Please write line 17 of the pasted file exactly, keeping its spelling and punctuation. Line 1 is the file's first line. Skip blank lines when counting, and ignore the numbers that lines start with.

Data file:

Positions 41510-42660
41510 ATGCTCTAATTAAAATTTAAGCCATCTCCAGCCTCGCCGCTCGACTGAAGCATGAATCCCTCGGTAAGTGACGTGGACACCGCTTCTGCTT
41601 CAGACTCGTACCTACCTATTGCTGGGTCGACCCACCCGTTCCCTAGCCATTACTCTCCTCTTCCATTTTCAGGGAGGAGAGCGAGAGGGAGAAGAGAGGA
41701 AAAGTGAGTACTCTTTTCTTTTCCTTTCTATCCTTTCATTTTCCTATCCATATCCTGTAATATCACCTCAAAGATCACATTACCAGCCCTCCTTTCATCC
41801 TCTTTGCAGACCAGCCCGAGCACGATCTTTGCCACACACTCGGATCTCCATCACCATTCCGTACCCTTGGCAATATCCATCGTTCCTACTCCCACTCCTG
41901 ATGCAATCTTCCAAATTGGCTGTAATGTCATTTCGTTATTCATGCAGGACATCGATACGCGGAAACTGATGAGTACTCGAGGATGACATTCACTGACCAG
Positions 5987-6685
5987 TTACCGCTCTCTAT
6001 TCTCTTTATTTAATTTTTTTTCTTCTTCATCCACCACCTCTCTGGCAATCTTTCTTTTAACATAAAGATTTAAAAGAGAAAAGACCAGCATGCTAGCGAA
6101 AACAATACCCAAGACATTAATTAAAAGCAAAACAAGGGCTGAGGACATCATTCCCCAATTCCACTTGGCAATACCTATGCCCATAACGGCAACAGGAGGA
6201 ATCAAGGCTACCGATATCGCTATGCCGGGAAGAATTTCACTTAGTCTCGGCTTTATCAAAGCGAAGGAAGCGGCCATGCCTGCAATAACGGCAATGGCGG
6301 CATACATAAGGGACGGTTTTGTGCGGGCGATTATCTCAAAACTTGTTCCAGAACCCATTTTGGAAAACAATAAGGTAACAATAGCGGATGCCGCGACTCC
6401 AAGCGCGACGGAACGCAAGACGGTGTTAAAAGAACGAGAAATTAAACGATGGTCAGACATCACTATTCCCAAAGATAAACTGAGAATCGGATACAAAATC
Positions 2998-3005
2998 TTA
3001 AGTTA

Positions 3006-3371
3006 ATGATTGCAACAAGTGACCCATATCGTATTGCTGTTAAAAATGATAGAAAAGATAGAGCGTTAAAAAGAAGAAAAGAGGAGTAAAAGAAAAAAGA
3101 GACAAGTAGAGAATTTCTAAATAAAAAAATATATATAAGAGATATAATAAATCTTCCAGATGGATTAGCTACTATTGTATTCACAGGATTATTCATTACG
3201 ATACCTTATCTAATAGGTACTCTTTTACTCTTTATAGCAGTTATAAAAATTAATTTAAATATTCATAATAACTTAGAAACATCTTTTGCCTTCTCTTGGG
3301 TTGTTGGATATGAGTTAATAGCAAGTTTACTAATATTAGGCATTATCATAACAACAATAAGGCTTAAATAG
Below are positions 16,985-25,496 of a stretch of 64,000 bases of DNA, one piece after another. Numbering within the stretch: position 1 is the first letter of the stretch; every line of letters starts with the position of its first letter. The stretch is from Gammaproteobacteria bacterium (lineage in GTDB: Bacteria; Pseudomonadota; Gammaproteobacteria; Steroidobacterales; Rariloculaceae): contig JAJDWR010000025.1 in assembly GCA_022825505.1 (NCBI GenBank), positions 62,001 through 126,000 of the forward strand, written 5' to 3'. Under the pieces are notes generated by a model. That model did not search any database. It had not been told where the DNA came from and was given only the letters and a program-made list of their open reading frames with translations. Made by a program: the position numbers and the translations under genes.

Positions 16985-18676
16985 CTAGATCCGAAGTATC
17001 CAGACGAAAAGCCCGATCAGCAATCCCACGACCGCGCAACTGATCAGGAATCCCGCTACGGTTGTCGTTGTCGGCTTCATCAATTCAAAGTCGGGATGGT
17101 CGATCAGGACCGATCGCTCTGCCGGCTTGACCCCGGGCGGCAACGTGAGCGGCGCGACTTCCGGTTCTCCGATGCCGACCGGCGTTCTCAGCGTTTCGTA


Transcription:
Positions 3006-3371